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Central Government Complex (Hong Kong)

The Central Government Complex is the headquarters of the Government of Hong Kong since 2011. Located at the Tamar site, the complex comprises the Central Government Offices, the Legislative Council Complex and the Office of the Chief Executive of Hong Kong. The complex has taken over the roles of several buildings, including the former Central Government Offices, Murray Building and the former Legislative Council Building.

Central Government Complex
Central Government Offices 2017.jpg
View of Office Block of the Central Government Complex
Traditional Chinese香港特別行政區政府總部
Simplified Chinese香港特别行政区政府总部
View of Office Block of the Central Government Complex
Central Government Complex Site in March, 2011
Central Government Complex View from Harcourt Road
Rear view of the Low Block of the Central Government Complex West Wing
The Civic Square, before and after its fortification

Contents

HistoryEdit

By 2001, existing government offices at Murray Building and the former Central Government Offices were considered to be too small.[1]:3 Maintenance of the buildings was also increasingly costly, and the age of the buildings limited the technology used in them.[1]:3 The Legislative Council Building on Jackson Road was also too small to house the entire LegCo Secretariat and all members' offices.[1]:3

A new government complex at Tamar was approved by the Executive Council on 30 April 2002 under the Tung Chee-hwa administration.[1]:1 The new complex was to be the headquarters of the government, the Legislative Council and other community facilities, including a gallery, leisure facilities, open spaces and a waterfront promenade.[1]:1–2 At the time, the construction was estimated to cost HK$6.4 billion.

The building was delivered through a design-build contract won by the Gammon-Hip Hing joint venture.[2] Construction was due to begin in mid-February 2008, for completion in 2011. It engaged more than 3,000 workers.[3]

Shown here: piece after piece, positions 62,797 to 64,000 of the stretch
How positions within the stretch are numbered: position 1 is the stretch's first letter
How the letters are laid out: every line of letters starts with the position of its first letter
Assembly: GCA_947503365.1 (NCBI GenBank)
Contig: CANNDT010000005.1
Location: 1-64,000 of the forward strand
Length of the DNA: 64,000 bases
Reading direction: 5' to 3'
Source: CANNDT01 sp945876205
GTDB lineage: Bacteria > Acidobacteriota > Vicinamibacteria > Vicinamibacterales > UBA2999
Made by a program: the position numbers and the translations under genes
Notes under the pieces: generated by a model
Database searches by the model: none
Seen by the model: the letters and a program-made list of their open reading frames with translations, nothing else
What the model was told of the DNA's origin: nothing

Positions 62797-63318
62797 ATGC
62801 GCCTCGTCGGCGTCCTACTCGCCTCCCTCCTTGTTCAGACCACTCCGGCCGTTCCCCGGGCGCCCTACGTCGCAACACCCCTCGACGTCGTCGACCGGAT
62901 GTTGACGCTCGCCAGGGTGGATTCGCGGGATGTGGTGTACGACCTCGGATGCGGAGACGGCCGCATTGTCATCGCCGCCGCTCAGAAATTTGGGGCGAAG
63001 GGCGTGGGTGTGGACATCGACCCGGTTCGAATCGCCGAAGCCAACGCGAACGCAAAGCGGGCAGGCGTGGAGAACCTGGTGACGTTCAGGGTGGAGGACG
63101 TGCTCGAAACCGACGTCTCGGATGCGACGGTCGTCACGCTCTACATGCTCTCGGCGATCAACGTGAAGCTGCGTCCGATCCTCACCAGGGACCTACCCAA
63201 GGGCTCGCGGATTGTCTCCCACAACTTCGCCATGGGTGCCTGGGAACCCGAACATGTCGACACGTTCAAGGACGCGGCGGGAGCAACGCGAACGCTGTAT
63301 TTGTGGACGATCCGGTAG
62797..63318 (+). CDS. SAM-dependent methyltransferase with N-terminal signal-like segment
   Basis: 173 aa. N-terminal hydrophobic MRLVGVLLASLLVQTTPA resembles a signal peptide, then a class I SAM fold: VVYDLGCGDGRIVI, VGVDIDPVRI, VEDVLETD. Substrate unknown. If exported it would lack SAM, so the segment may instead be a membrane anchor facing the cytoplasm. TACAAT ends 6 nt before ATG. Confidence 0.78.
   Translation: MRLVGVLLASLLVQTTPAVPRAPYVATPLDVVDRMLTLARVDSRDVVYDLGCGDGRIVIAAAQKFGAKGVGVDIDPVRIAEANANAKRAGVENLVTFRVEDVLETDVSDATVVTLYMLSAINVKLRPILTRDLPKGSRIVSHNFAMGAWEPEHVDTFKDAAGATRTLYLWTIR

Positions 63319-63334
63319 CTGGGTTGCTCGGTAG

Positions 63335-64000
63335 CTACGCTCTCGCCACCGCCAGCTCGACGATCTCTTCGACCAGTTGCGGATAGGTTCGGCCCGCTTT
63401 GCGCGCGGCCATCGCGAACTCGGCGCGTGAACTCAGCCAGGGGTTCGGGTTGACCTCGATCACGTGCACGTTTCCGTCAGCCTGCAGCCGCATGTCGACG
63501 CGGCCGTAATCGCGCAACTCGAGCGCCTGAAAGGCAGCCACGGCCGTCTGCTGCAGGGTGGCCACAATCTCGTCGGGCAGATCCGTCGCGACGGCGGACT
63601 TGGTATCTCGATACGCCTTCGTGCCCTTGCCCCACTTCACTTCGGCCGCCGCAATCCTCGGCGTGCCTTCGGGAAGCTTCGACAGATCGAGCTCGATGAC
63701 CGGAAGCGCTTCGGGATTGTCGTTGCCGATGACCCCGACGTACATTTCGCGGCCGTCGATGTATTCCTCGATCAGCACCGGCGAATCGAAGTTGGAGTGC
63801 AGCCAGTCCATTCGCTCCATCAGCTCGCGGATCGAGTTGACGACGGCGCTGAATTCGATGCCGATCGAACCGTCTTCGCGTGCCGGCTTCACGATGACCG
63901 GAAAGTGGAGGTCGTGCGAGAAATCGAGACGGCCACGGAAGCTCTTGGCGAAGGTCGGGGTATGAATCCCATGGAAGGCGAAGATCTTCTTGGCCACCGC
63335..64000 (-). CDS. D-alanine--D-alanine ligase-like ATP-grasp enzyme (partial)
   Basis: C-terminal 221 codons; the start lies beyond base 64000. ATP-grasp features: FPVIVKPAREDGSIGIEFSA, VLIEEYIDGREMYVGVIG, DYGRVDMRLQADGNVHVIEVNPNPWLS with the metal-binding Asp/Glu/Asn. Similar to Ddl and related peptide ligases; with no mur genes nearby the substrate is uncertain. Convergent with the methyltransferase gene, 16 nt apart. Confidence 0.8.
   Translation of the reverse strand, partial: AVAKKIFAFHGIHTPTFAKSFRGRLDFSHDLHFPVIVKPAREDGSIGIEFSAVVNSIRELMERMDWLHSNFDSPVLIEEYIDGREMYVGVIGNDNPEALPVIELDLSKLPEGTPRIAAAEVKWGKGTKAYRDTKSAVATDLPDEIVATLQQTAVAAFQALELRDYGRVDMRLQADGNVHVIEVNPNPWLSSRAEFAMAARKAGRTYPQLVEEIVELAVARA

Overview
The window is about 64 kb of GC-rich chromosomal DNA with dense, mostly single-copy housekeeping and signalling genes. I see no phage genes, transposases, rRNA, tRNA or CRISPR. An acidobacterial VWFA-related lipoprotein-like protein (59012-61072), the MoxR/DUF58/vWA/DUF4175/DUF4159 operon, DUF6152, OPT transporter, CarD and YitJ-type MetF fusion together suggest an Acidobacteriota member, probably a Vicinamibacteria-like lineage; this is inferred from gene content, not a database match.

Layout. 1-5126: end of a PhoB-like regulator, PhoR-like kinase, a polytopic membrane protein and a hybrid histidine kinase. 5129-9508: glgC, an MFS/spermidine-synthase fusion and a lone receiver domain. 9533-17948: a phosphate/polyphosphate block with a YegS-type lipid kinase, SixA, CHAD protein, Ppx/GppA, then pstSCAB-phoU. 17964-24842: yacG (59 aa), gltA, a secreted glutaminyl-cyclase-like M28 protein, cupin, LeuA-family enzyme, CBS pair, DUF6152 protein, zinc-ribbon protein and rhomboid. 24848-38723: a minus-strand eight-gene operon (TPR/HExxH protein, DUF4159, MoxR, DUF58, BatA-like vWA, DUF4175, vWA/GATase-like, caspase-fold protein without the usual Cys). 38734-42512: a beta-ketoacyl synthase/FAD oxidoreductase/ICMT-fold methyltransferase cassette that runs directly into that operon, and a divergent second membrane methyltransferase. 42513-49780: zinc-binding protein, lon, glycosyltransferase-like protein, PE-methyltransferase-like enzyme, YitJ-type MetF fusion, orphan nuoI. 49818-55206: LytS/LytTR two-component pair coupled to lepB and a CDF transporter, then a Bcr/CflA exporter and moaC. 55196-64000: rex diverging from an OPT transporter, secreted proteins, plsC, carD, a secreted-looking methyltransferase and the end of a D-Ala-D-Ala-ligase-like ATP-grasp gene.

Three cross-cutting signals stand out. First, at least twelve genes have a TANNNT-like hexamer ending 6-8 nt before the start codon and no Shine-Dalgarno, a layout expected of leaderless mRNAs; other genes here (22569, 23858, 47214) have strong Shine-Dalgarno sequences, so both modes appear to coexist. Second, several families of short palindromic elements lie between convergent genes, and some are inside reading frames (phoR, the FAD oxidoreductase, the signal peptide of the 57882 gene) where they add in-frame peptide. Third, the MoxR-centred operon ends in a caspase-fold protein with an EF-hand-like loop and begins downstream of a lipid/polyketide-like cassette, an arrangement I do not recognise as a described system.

ArchitectureEdit

The architect was Rocco Yim, who premised the massing on the concept of "door always open".[4] The new government building uses neither Chinese nor European government building designs, but instead it is a mix of postmodern architecture and low-frills international design. The building initially had an open design, but has been heavily fortified after various protests.

Public realmEdit

The complex was originally designed by Yim under the concept of "Door Always Open", symbolising the pride that Hong Kong holds in its "openness and transparency of governance". In keeping with this theme, the complex was meant to be accessible to the public and integrated with the surrounding urban context, and incorporates a range of public spaces.[4] Tamar Park passes through the complex, leading to the waterfront promenade on Victoria Harbour.

The Civic Square in front of the complex's East Wing has been blocked off from public access with a permanent fence.

ComponentsEdit

The complex consists of three blocks:

Office BlockEdit

Floor West Wing East Wing
26/F Central Policy Unit, Office of Chief Executive
25/F Office of Chief Secretary for Administration, Office of Secretary of Finance (Hong Kong)
24/F Financial Services and the Treasury Bureau
23/F Commerce and Economic Development Bureau
22/F Transport and Housing Bureau
21/F Innovation and Technology Bureau, Innovation and Technology Commission
20/F
19/F Commerce and Economic Development Bureau, Development Bureau Food and Health Bureau
18/F Development Bureau
17/F Food and Health Bureau, Development Bureau, Transport and Housing Bureau
16/F Environment Bureau, Environmental Protection Department
15/F
14/F Government Headquarters Data Centre
13/F Home Affairs Bureau Constitutional and Mainland Affairs Bureau
12/F
11/F Home Affairs Bureau, Labour and Welfare Bureau Education Bureau
10/F Labour and Welfare Bureau Security Bureau
9/F Civil Service Bureau
8/F
7/F Education Bureau
6/F
5/F
4/F
3/F Civil Service Bureau, Administration Wing

While official use came into effect on 1 August 2011, administrative staff had moved in beginning 15 January 2011.

ReferencesEdit

  1. ^ a b c d e Planning and Lands Bureau (30 April 2002). Legislative Council Brief: Use of the Tamar Site for the Development of the Central Government Complex (PDF) (Report). PLB(CR) 21/36 (2001) Pt. 7. Retrieved 16 April 2019.
  2. ^ "Joint venture wins Tamar project". Information Services Department. 10 January 2008.
  3. ^ Tamar contract signed Archived April 21, 2008, at the Wayback Machine
  4. ^ a b "HKSAR Government Headquarters / Rocco Design Architects". ArchDaily. 28 February 2014.

External linksEdit